The Provo, Utah-based company came from much humbler beginnings, bootstrapping the operation for a decade before eventually taking financing from Sequoia and Accel in 2012. It has blown up since then, hitting unicorn valuation status two years later, with $150 million in annual revenue. The company now tells me its hitting somewhere north of $250 million in revenue this year.
On the outside, the company looks pretty healthy. Founder Ryan Smith tells me Qualtrics is profitable something not many tech companies, evensome that going to go public recently, can be argued. Many, including myself, have theorized, based on those fiscals and a few other indicators, the company may have been attaining plans to go public in 2017.
While that could still be in the cards, its also not unheard of for a company to create one final round before diving into the public market. Mulesoft picked up another $128 million ten months prior to filing in March, for example.
And Smith has said he plans on going public. It looks like hes feverishly working towards that goal. Five months ago the startup hired Microsoft veteran Zig Serafin as its COO and just added Atlassians CFO Murray Demo, who helped guidebook that company through its initial $4.4 billion public offering, to the board of directors. Companies often pull in key leadership just before going public and Qualtrics founder Ryan Smith told TechCrunch in a recent interview he was get his house in order in preparation for an IPO event.
An IPO isnt an exit. It should be the beginning and we wouldnt be going out if we didnt think that more wealth could be created post-IPO .
Couple that with a market that has been referred to as a perfect blizzard for filing and it might seem a head-scratcher why Qualtrics would take another round, diluting its equity instead of going public.
But an IPO might have been on the table before Smith decided to go for one more round. Insight Ventures Jeff Lieberman told TechCrunch hed discussed with Qualtrics all different options.
[ Qualtrics] clearly has the right financial profile. Its all been about positioning.[ Smith] doesnt simply want to be a public company. He wants to be an excellent, market-dominating company, Lieberman said.
But all may not be as it seems, according to Kathleen Smith, a principal at Renaissance Capital whos been analyzing IPOs for the past 20 years. If you are taking rounds of financing and theyre done at high valuations you may be hesitant to run because you may have to do an IPO down round, she says. If you do a round at $2.5 billion, youre not going to want to raise money publicly below that.
Silicon Valley, she says, has shifted to higher valuations and the public marketplace has become more valuation sensitive over the last few years. Thats one reason she thinks some of the tech companies have been slower to move forward than expected.
Smith, the IPO analyst, also cautions the company may not be session gain expectations, even with revenues in the hundreds of millions. But thats nonsense to Qualtricss Smith, who counters hes not public yet because he doesnt have to be. We raised the money because we can, he told, pointing out other enterprise unicorns have done the same thing before going public.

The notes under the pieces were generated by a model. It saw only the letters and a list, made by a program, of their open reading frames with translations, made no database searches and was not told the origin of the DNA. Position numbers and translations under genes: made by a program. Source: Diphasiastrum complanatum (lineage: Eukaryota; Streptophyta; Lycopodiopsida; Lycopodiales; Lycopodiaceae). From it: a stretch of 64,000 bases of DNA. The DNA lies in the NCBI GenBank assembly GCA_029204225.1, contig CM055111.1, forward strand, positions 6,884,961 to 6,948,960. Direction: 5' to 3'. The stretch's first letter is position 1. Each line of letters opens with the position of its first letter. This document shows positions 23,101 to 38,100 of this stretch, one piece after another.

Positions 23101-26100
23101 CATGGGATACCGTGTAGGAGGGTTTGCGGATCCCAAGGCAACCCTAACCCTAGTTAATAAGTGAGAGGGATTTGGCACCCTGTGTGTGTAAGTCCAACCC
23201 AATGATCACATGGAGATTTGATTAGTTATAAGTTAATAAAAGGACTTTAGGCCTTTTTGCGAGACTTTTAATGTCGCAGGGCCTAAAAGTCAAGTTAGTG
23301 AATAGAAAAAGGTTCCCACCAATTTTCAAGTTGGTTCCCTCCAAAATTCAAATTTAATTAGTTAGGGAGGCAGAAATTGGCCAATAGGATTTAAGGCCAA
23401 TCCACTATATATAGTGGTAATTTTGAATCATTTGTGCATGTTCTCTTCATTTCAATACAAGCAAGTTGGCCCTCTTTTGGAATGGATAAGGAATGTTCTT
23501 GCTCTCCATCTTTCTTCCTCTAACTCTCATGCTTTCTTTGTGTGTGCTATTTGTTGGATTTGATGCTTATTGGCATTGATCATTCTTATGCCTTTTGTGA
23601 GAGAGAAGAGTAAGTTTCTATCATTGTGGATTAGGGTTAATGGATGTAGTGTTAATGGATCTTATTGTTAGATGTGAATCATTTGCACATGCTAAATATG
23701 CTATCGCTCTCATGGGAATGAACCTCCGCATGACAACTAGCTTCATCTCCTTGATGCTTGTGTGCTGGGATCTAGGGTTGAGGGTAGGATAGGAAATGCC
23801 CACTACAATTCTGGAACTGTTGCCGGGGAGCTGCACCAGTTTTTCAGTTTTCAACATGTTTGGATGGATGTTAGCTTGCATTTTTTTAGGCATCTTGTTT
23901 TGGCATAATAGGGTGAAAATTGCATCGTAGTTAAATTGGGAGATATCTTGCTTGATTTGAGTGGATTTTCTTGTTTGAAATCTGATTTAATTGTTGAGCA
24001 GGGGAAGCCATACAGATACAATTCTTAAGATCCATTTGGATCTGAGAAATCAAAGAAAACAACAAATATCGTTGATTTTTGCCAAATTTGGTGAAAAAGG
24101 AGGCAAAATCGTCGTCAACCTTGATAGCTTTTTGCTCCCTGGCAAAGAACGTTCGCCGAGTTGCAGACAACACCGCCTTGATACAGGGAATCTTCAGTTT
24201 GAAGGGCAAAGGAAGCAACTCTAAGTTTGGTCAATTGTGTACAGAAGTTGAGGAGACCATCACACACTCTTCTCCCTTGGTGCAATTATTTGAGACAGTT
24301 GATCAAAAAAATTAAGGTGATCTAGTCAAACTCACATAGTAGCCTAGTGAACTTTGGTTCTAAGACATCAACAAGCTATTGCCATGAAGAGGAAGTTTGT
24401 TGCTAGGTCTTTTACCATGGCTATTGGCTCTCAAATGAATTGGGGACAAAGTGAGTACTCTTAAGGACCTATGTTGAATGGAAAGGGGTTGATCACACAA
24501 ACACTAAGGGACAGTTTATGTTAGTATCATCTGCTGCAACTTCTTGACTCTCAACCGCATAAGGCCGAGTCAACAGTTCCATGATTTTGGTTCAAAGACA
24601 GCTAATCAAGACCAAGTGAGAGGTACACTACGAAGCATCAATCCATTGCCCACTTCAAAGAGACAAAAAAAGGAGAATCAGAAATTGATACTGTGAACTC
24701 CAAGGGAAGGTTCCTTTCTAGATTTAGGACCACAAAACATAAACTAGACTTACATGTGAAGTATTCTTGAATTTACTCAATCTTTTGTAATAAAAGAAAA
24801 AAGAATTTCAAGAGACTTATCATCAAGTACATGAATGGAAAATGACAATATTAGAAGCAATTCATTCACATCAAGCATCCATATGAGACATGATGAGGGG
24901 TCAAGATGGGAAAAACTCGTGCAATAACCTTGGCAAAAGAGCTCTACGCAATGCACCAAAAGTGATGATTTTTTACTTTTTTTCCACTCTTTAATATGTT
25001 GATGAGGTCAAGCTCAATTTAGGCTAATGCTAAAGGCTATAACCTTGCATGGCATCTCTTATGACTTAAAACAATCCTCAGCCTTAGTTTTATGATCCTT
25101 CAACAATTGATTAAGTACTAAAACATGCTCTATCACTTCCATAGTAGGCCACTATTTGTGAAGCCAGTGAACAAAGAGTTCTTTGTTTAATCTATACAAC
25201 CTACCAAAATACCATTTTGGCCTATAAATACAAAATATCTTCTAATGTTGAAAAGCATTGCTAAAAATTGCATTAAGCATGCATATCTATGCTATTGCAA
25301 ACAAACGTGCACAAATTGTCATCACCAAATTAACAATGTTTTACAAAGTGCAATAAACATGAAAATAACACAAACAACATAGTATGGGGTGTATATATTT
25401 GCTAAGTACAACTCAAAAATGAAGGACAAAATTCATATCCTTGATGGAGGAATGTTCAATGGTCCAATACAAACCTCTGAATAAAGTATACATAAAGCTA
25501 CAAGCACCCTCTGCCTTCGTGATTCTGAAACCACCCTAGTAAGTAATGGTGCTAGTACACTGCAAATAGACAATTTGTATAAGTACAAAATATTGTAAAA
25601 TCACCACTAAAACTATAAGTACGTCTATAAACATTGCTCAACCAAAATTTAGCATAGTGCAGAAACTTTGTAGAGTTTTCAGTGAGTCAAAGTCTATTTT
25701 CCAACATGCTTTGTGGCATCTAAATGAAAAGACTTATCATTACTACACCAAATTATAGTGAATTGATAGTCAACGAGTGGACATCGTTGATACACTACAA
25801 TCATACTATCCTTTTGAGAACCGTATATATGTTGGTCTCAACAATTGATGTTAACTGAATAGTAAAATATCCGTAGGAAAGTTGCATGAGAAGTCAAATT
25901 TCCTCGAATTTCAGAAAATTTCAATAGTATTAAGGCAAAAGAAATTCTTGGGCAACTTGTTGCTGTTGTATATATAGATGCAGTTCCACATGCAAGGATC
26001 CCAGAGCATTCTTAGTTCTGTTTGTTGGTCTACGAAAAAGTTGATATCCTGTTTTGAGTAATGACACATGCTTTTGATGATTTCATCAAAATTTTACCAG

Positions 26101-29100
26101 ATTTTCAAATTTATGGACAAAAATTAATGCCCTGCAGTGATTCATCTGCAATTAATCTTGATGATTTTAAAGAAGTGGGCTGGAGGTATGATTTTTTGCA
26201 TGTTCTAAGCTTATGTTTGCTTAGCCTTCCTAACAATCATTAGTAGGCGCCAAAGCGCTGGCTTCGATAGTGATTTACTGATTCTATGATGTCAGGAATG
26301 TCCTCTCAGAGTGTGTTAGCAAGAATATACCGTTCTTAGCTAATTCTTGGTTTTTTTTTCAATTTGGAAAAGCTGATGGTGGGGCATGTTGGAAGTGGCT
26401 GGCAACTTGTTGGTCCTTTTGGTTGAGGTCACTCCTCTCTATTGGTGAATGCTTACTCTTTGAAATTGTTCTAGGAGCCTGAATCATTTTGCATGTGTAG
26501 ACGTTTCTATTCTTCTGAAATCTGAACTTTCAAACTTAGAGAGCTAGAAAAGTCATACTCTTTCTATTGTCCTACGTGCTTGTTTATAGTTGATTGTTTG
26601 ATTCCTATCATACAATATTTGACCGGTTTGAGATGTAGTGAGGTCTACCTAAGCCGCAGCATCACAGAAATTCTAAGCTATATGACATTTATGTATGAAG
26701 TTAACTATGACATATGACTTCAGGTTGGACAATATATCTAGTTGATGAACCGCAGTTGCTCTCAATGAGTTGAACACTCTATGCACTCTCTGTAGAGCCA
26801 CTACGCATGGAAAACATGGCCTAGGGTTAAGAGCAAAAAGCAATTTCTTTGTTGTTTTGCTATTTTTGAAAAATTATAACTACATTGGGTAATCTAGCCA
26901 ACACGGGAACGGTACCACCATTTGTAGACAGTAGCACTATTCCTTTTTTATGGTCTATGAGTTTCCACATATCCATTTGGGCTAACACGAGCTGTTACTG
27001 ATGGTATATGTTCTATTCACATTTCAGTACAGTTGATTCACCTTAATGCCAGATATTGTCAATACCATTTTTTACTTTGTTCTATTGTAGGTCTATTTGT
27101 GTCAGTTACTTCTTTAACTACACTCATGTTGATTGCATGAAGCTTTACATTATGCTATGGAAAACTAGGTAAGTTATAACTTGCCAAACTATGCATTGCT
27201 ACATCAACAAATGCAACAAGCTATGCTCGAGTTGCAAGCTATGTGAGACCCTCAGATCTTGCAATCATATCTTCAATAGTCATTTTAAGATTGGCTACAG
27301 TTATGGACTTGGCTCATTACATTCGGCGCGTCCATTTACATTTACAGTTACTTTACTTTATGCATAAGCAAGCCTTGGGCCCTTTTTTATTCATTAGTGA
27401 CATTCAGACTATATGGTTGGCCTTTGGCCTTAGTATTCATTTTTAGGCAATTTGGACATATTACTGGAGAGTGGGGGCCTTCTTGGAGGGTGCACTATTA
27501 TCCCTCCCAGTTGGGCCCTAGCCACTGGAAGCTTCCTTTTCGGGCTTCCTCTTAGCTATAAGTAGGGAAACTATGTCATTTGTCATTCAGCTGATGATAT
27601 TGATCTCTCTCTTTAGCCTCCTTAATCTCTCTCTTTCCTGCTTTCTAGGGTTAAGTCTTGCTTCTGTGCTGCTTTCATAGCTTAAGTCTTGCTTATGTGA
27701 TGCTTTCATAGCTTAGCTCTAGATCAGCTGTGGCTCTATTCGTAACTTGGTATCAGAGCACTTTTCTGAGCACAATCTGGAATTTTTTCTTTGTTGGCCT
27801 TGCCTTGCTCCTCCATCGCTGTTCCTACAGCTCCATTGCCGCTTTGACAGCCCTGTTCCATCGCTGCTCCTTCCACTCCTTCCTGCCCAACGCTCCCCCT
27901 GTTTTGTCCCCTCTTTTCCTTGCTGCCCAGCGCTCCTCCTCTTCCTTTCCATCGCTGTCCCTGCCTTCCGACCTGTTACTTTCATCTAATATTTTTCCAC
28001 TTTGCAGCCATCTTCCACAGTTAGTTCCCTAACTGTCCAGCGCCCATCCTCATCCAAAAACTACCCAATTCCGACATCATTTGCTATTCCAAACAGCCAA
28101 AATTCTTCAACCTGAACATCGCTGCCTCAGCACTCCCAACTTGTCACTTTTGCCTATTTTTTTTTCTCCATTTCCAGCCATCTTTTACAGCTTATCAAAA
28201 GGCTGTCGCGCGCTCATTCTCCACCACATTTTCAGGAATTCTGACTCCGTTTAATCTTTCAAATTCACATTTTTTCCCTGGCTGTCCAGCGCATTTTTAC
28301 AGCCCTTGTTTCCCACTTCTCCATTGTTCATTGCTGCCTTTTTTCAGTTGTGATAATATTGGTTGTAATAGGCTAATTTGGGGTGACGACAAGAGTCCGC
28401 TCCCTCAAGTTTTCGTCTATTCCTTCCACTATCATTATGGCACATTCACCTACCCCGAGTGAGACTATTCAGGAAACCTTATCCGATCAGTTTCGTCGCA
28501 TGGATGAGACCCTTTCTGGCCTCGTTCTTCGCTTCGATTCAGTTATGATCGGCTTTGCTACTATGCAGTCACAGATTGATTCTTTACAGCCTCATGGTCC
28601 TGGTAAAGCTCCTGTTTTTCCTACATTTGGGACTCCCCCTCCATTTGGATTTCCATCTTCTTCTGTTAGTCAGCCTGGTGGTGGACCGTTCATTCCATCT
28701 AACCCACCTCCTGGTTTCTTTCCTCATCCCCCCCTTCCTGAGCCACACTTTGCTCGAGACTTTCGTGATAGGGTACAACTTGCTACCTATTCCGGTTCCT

An IPO isnt an exit. It should be the beginning and we wouldnt be going out if we didnt think that more wealth could be created post-IPO, Smith said.
He also told me he wants to reach revenue in the billions before an IPO event. Side note it took the company a bootstrapped 10 years to reach $50 million in revenue in 2012 and another five years to get to more than $250 million so we might be waiting a few more years for Qualtrics to make that goal.
* Qualtrics wanted to clarify Smith meant it is hard to be a billion-dollar revenue company without going public .
But lets set aside IPO speculation for now and talking here this latest round of funding. Previous investors Sequoia, Accel and Insight Venture Partnerscame back again for the financing and now stimulates Qualtrics the biggest investment Accel has ever put money into.
In addition to putting money on the balance sheet, the round also permits Smith to provide some liquidity for early the workers and hire more in the C-suite, including a chief financial officer in the near future.
Qualtrics has also only launched what it calls the XM Platform, its own experience management platform Smith believes will one day be as ubiquitous as Workday or Salesforce software in every office, but for managing internal feedback and helping organisations uncover key business drivers, predict future client wants, and retain employees.
Qualtrics is an outlier, Sequoia Capital partner Bryan Schreier said in a statement. They have delivered outstanding, accelerating growth at nine-digit revenue numbers all while remaining cash flow positive. That is practically unheard of. Its an incredible sign of confidence in Qualtricscontinued growth trajectory and the huge market for its new XM Platform that all of its investors have come back to buy as many shares as they could at this new valuation.